When we were designing e-speak access control we worried about the
scalability of our system. Conventional capabilities weren't going to do
the trick. (Actually, we learned about capabilities after having reinvented
them "wrong", but it's the "wrong" part that's interesting.) A conventional
capability contains, among other things, a handle for the object being
controlled and the access rights the presenter of the capability will be
The problem is the number of capabilities I need to deal with. After all,
my PC has over 60,000 files on it. In the most general case, I need a
conventional capability for each operation, e.g., read, write, execute, for
each file. Some applications, SAP comes to mind, have hundreds or thousands
of methods, each of which I might want to control separately. The number of
capabilities to be managed becomes a problem quite quickly.
The problem is the number of capabilities I need to deal with. After all, my PC has over 60,000 files on it. In the most general case, I need a conventional capability for each operation, e.g., read, write, execute, for each file. Some applications, SAP comes to mind, have hundreds or thousands of methods, each of which I might want to control separately. The number of capabilities to be managed becomes a problem quite quickly.
Wildcards are often used to reduce the number of capabilities needed, but this approach is dangerous and not general enough. What happens if I put a private file in a directory that has an outstanding wildcard capability granting read access to general users? How do I construct a wild card that gives you permission to invoke 1,000 of SAP's 10,000 methods? What happens if I reuse a name that exists in a capability issued against the original file? How is this problem made worse by the use of wildcards? What about objects that aren't named in a way amenable to wildcarding? We could also list all the relevant objects in the capability, but I don't think I want to pass around a capability listing the 50,000 files on my system that you can read.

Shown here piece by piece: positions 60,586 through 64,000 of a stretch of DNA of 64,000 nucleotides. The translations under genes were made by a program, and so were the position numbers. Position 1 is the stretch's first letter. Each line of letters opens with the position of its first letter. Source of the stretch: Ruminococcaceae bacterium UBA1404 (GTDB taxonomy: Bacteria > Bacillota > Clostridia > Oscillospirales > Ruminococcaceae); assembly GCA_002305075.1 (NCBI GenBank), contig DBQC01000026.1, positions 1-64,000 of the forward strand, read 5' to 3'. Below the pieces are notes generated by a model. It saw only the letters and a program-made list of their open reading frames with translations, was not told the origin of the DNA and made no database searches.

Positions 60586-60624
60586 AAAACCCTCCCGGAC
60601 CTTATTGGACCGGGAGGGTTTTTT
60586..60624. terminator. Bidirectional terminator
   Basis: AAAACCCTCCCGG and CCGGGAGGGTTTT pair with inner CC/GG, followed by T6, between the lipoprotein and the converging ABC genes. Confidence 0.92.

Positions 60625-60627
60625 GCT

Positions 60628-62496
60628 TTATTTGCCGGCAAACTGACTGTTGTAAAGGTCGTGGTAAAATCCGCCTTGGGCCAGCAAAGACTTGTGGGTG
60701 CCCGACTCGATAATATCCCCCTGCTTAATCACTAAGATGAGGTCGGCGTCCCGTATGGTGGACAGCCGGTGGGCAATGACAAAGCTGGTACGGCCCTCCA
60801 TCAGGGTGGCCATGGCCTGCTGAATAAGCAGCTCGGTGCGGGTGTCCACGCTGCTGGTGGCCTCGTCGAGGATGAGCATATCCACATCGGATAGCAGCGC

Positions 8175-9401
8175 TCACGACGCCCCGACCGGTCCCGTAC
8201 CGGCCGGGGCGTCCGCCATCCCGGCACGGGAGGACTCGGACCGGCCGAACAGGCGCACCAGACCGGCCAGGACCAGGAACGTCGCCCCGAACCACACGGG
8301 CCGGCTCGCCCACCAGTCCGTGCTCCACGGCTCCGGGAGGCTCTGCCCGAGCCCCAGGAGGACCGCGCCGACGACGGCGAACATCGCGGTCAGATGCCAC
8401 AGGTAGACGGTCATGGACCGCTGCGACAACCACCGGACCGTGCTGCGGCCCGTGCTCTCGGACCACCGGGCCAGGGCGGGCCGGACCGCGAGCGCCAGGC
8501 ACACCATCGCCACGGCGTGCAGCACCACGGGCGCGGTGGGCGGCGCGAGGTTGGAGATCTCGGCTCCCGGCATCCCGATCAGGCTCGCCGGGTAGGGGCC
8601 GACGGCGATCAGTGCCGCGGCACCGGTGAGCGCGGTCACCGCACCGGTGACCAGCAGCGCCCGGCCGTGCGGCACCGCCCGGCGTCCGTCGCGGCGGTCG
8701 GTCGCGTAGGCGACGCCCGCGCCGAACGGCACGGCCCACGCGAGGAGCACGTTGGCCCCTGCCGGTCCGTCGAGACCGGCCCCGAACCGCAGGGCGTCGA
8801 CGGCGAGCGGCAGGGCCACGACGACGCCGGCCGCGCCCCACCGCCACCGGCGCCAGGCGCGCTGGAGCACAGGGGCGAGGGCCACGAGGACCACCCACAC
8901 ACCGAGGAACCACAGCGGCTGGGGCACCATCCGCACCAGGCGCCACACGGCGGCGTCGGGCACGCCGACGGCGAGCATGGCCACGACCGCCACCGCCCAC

We can see that the problem is tied up with how the objects controlled by the capabilities are designated. As I understand the way E works, each object has a name made up in part by a large, unguessable number chosen to guarantee statistical uniqueness. (I hate statistical uniqueness unless you tell me what happens in the case of a collision. It shouldn't happen in the life of the Universe, but nothing says it won't. A more serious problem is the various flaws in the system, including human error. But this topic is for another discussion.) I presume that the object handle is encoded in this name, so it can be wildcarded, but I don't know what it means to wildcard the handle to a general object.
(Disclaimer: What I about to describe is e-speak Beta 2.2. Beta 3.0 uses SPKI certificates.)
Here's where the "wrong" part saves the day. Each e-speak logical machine, analagous to a Vat, has an engine and a repository. The repository has an entry containing a number of fields for each registered resource. One of these fields is a list of pairs each consisting of a reference to an e-speak capability and the access rights granted when that capability is presented. An e-speak capability is just a resource like any other. It has a repository entry, and the reference in the access field of another resource is just the capability's repository handle. An e-speak capability does not refer to a specific object, nor does it contain any access rights. Hence, a single e-speak capability can grant a particular access right to a large number of resources (read access to 50,000 of my files), different rights to different resources (read permission for unclassified, read/write for secret, and write for top secret documents), or can be used for rights amplification if that's what the application intends (both the can and the can opener to get the food).
There are other advantages. I can change my mind about a given resource at any time by changing the repository entry. For example, I can revoke a privilege by removing the access right entirely or by changing the capability associated with it without worrying about what capabilities are outstanding (no CRLs). Since a given access right can be associated with a set of capabilities, any one of which grants the privilege, I can clone an e-speak capability to provide selective revocation. Further, since e-speak capilities are extremely light weight, I can create them whenever I wish without worrying about the overhead. (The internal state of an e-speak capability is just an integer unique to its logical machine. We could get away with this because of the e-speak naming model, but that's a discussion for another day.)
Clearly, the Vat needs a mapping between the object and its identifier in the capability. My understanding is that the mapping is encoded in the identifier. However, the designation could also be an entry into a table kept in the Vat. This table would differ from the e-speak repository in the information associated with the object, and the capabilities would be cryptographically secure. However, the principle is the same.